Health & Science

Two Orlando-area hospitals are waiving the medical bills of victims of the Pulse nightclub shooting, praising the community response and saying they want to contribute.

More than 50 people were wounded in the June 12 attack on the Florida gay nightclub, and 49 people died.

Orlando Regional Medical Center has treated 44 victims of the shooting — more than any other hospital. The center's parent company, Orlando Health, says it will not charge victims for their treatment, reports Abe Aboraya of member station WMFE.

Federal data suggest illegally manufactured fentanyl, a drug that is 50 to 100 times stronger than morphine, is behind an increase in synthetic opioid deaths.

It's a hot day in the nuclear post-apocalyptic wasteland, and you've spent all afternoon fighting off mutated zombie creatures. What you probably need right now is a nice, cold soda.

Chances are, if you're playing a video game, there's some sort of soda machine right around the corner. Jess Morrissette has the evidence to prove it.

A surprising ingredient — gas relief drops designed for infants — may be contributing to the contamination of medical scopes and putting more patients at risk of infection, according to a small but provocative study.

Researchers in Minnesota unexpectedly found cloudy white fluid inside several colonoscopes and gastroscopes after they had been disinfected and deemed ready for use on the next patient.

For such a commonplace bodily function, the sneeze has messed with our minds (and noses) for centuries. It will kill us, it won't kill us. We'll have bad luck, we'll have good luck. Watch out for Satan, he's wily and knows how to get into your nasal membranes. Did you have too much to eat? Are you sad? Do you have a weak heart?

To a mathematician, it's a violent explosion that shoots out missiles of hot, wet air, slamming a turbulent cloud of moisture into anybody or anything that crosses its path.

To the rest of us, it's a sneeze.

Editor's note: Updated at 9:20 am ET to include Mylan's announcement that it will reimburse consumers for some of their out-of-pocket costs.

EpiPens are in your friend's purse and your kid's backpack. The school nurse has a few, as does Grandma.

The medicine inside — epinephrine — has been around forever, and the handy gadget that injects it into your leg is not particularly new either.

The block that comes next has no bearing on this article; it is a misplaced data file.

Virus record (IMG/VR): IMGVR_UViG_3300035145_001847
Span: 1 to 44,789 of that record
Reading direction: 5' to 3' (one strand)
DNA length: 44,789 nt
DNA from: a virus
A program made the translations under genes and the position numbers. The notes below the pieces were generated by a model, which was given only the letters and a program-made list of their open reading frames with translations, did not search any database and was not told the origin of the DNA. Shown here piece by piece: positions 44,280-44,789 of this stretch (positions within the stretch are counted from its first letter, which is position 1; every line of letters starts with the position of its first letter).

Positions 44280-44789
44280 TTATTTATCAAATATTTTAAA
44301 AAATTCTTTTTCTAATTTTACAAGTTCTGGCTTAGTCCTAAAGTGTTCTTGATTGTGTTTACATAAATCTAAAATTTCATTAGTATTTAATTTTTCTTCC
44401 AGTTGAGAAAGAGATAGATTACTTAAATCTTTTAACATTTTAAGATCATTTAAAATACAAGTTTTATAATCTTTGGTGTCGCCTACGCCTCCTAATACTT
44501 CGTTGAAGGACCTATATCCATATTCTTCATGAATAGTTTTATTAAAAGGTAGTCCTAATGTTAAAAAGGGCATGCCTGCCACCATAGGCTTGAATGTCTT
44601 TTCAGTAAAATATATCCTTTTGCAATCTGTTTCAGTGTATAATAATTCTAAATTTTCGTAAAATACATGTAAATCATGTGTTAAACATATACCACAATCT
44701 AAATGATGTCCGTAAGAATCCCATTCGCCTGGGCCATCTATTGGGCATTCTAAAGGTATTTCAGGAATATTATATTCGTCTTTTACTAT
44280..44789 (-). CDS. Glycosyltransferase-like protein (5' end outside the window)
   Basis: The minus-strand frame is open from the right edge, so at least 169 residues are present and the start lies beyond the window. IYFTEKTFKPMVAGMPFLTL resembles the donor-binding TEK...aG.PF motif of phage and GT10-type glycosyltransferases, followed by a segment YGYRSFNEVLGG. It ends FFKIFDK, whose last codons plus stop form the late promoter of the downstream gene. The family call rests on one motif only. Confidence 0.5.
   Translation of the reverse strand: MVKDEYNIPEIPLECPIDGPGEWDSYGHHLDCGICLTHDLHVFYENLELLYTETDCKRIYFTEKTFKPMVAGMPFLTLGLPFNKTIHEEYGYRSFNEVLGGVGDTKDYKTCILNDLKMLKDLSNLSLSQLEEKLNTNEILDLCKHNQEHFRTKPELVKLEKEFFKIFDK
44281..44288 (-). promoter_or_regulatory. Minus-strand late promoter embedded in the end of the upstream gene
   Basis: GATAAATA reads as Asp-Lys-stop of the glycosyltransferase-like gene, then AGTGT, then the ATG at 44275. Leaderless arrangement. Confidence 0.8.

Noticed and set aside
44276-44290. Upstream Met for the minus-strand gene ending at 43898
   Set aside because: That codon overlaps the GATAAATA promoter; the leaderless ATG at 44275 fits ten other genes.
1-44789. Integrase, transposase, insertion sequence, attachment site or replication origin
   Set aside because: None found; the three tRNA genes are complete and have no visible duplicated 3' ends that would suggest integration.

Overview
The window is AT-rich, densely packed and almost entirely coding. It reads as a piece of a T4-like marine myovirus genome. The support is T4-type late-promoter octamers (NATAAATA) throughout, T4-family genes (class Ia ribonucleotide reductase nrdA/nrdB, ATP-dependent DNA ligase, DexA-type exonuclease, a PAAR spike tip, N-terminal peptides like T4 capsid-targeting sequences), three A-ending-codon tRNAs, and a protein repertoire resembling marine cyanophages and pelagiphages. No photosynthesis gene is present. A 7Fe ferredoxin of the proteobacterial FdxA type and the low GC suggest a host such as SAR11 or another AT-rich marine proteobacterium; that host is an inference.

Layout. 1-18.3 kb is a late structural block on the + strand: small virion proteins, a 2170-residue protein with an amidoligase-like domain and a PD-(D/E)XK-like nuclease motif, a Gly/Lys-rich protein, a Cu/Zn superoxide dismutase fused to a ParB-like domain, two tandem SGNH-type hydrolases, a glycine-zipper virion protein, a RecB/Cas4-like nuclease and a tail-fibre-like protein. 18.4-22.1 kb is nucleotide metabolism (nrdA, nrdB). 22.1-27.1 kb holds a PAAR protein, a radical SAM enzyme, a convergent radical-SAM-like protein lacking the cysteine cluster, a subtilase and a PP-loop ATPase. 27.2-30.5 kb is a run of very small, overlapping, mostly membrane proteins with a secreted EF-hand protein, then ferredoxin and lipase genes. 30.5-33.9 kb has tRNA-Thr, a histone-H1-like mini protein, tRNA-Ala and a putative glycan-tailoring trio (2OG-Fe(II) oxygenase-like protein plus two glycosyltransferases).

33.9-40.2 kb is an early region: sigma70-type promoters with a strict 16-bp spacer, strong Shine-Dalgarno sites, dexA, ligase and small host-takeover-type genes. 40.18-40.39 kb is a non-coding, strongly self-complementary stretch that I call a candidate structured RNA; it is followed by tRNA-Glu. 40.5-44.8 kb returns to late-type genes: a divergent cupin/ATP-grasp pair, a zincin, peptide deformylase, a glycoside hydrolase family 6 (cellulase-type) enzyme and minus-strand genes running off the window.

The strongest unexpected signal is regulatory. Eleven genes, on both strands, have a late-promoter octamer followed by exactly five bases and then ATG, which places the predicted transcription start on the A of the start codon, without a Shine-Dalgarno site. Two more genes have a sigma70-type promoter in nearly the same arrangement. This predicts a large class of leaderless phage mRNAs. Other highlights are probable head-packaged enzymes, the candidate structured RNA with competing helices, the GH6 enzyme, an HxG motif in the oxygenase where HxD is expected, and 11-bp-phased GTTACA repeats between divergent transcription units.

They call it the octobot.

The squishy eight-legged robot described in the journal Nature is made entirely out of soft, flexible materials, runs on hydrogen peroxide, and looks like a 2-centimeter-tall baby octopus.

A major study about the best way to treat early-stage breast cancer reveals that "precision medicine" doesn't provide unambiguous answers about how to choose the best therapy.

"Precision doesn't mean certainty," says David Hunter, a professor of cancer prevention at Harvard's T.H. Chan School of Public Health.

That point is illustrated in a large study published Wednesday in the New England Journal of Medicine, involving decisions about chemotherapy.

Oil #5: Imagine A World Without Oil

Aug 24, 2016

On today's show, we follow the Planet Money oil to the end of the line.

And we ask: What would the world be like if fossil fuels did not exist? What if you dug down in the ground and there was nothing but dirt and rock.

Oil, coal and natural gas are this incredible store of energy, just sitting there in the ground waiting for us to dig them up. Amazing boon to humanity! But also: Climate change!

Would a world without oil be better? Worse? Or just different?

This is the last of five episodes about buying oil.

Newborn conjoined twins were evacuated from a Syrian rebel stronghold to the capital Damascus after lengthy negotiations earlier this month.

But brothers Moaz and Nawras died early Wednesday before they could be transferred to a hospital outside Syria for urgent heart surgery. It's a tragic end to a story that was the subject of an international campaign to save their lives.

Copyright 2016 NPR. To see more, visit http://www.npr.org/.

Tropical Storm Colin ripped across the Gulf of Mexico in June and hit the coast of southwest Florida with 60-mile-an-hour winds. Before it arrived, a team from the U.S. Geological Survey used a new computer model to predict how far inland the waves would invade. When the storm hit, the USGS sent Joe Long out to film it.

A potentially habitable planet about the size of Earth is orbiting the star that is nearest our solar system, according to scientists who describe the find Wednesday in the journal Nature.

Vincent Van Gogh's paintings might not make it obvious that he was an artist troubled with depression and mania. But a computer algorithm might be able to figure that out. Computer programs are getting pretty good at discovering health information by studying heaps of social media data.

A computer script analyzed galleries of photos posted to Instagram and accurately predicted if the users had depression, according to a study posted this month to the public online repository arXiv.com.

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